Conservatism and Cross-Sectional Variation in the Post-Earnings Announcement Drift
Accounting conservatism allows me to identify a previously undocumented source of "predictable" cross-sectional variation in Standardized Unexpected Earnings' autocorrelations viz. the sign of the most recent earnings realization and present evidence that the market ignores this variation ("loss effect"). It is possible to earn returns higher than from the Bernard and Thomas (1990) strategy by incorporating this feature. Additionally, the paper shows that the "loss effect" is different from the "cross quarter" effect shown by Rangan and Sloan (1998) and it is possible to combine the two effects to earn returns higher than either strategy alone. Thus, the paper corroborates the Bernard and Thomas finding that stock prices fail to reflect the extent to which quarterly earnings series differ from a seasonal random walk and extends it by showing that the market systematically underestimates time-series properties resulting from accounting conservatism. Copyright University of Chicago on behalf of the Institute of Professional Accounting, 2006.
If you experience problems downloading a file, check if you have the proper application to view it first. In case of further problems read the IDEAS help page. Note that these files are not on the IDEAS site. Please be patient as the files may be large.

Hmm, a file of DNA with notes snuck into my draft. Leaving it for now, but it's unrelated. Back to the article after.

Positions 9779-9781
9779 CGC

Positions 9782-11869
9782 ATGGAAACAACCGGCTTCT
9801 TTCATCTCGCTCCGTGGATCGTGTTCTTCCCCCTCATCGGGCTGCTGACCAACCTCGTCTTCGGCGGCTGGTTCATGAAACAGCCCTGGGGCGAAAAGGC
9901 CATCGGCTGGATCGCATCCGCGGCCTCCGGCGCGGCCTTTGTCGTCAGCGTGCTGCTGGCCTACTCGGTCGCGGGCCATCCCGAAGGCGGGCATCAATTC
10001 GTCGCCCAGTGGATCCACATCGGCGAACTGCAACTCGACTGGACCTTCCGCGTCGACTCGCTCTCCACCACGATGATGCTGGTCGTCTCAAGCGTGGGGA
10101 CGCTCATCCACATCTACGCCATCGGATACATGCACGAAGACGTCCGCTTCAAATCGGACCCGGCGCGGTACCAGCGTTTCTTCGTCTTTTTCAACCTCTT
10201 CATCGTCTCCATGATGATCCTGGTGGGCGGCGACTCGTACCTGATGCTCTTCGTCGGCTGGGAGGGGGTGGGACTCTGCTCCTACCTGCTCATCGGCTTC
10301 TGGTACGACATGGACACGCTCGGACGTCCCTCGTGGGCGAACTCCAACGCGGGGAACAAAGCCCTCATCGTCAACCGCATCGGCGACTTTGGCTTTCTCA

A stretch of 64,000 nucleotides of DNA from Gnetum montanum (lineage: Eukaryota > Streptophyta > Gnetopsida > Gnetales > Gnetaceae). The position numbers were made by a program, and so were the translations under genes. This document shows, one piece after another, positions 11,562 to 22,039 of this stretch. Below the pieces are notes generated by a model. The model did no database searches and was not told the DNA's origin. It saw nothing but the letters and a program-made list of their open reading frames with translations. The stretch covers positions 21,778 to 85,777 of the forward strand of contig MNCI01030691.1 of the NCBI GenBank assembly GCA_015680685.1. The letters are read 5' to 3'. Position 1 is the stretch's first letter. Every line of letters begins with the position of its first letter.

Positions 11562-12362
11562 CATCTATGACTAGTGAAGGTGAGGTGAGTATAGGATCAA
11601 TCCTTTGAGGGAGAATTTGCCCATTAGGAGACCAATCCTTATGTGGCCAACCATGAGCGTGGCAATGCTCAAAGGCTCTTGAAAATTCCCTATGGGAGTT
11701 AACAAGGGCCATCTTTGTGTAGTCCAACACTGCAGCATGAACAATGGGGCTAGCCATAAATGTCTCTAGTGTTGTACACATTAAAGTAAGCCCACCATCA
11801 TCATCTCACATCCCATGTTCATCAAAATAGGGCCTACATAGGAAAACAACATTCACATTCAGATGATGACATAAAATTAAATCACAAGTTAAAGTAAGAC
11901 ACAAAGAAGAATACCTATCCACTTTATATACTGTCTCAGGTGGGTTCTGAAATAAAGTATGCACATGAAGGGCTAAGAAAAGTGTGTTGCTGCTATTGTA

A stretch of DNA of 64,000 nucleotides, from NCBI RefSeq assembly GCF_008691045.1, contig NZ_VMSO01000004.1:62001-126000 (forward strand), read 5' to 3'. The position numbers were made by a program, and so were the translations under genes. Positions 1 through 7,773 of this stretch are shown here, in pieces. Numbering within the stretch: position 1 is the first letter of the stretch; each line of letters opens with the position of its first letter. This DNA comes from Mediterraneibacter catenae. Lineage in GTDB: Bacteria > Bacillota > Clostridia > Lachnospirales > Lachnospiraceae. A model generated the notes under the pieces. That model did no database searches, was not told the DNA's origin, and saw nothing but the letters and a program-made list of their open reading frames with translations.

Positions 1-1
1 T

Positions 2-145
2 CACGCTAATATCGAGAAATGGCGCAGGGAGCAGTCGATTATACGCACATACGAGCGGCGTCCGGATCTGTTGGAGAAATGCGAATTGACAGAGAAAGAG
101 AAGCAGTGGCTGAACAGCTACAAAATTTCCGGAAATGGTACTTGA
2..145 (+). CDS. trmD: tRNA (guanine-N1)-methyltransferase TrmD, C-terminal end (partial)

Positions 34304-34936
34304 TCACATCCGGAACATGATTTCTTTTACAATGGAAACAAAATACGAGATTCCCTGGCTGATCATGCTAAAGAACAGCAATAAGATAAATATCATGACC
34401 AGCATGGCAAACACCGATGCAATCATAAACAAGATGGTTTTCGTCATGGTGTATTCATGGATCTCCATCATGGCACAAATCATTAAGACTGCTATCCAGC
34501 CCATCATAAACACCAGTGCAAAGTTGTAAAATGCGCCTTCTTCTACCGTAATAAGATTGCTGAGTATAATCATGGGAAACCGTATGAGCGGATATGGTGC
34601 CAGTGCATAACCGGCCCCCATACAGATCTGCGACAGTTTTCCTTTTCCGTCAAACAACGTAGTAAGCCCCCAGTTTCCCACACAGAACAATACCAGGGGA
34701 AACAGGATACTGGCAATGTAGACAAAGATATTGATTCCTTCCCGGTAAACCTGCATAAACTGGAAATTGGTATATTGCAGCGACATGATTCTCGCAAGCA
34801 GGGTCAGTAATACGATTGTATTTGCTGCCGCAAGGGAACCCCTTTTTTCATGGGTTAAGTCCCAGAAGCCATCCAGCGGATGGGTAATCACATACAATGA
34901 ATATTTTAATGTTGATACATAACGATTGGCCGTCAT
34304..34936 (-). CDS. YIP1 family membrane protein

As the access to this document is restricted, you may want to look for a different version under "Related research" (further below) or search for a different version of it.
Volume (Year): 44 (2006)
Issue (Month): 4 (09)
|Contact details of provider:|| Web page: http://www.blackwellpublishing.com/journal.asp?ref=0021-8456|
|Order Information:||Web: http://www.blackwellpublishing.com/subs.asp?ref=0021-8456|
When requesting a correction, please mention this item's handle: RePEc:bla:joares:v:44:y:2006:i:4:p:763-789. See general information about how to correct material in RePEc.
For technical questions regarding this item, or to correct its authors, title, abstract, bibliographic or download information, contact: (Wiley-Blackwell Digital Licensing)or (Christopher F. Baum)
If you have authored this item and are not yet registered with RePEc, we encourage you to do it here. This allows to link your profile to this item. It also allows you to accept potential citations to this item that we are uncertain about.
If references are entirely missing, you can add them using this form.
If the full references list an item that is present in RePEc, but the system did not link to it, you can help with this form.
If you know of missing items citing this one, you can help us creating those links by adding the relevant references in the same way as above, for each refering item. If you are a registered author of this item, you may also want to check the "citations" tab in your profile, as there may be some citations waiting for confirmation.
Please note that corrections may take a couple of weeks to filter through the various RePEc services.